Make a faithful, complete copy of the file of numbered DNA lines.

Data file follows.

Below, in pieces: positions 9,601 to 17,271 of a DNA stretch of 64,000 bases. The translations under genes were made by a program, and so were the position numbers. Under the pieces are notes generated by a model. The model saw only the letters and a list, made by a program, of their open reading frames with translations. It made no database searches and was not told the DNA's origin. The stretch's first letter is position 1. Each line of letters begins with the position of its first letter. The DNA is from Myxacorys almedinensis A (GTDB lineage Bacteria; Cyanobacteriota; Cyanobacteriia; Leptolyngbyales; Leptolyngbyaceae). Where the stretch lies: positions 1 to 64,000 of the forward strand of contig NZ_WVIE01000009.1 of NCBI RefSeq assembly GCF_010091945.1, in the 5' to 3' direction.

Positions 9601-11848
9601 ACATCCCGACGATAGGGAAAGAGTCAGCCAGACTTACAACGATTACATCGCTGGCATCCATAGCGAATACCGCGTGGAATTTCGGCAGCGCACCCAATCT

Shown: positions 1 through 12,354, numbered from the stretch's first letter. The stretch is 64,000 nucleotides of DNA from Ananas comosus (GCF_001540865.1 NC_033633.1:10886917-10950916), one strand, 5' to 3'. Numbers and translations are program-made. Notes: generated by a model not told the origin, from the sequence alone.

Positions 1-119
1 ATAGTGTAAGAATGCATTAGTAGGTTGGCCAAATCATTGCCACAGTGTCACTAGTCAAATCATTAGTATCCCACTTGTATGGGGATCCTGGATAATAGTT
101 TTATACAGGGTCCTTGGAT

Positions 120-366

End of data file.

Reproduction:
Below, in pieces: positions 9,601 to 17,271 of a DNA stretch of 64,000 bases. The translations under genes were made by a program, and so were the position numbers. Under the pieces are notes generated by a model. The model saw only the letters and a list, made by a program, of their open reading frames with translations. It made no database searches and was not told the DNA's origin. The stretch's first letter is position 1. Each line of letters begins with the position of its first letter. The DNA is from Myxacorys almedinensis A (GTDB lineage Bacteria; Cyanobacteriota; Cyanobacteriia; Leptolyngbyales; Leptolyngbyaceae). Where the stretch lies: positions 1 to 64,000 of the forward strand of contig NZ_WVIE01000009.1 of NCBI RefSeq assembly GCF_010091945.1, in the 5' to 3' direction.

Positions 9601-11848
9601 ACATCCCGACGATAGGGAAAGAGTCAGCCAGACTTACAACGATTACATCGCTGGCATCCATAGCGAATACCGCGTGGAATTTCGGCAGCGCACCCAATCT

Shown: positions 1 through 12,354, numbered from the stretch's first letter. The stretch is 64,000 nucleotides of DNA from Ananas comosus (GCF_001540865.1 NC_033633.1:10886917-10950916), one strand, 5' to 3'. Numbers and translations are program-made. Notes: generated by a model not told the origin, from the sequence alone.

Positions 1-119
1 ATAGTGTAAGAATGCATTAGTAGGTTGGCCAAATCATTGCCACAGTGTCACTAGTCAAATCATTAGTATCCCACTTGTATGGGGATCCTGGATAATAGTT
101 TTATACAGGGTCCTTGGAT

Positions 120-366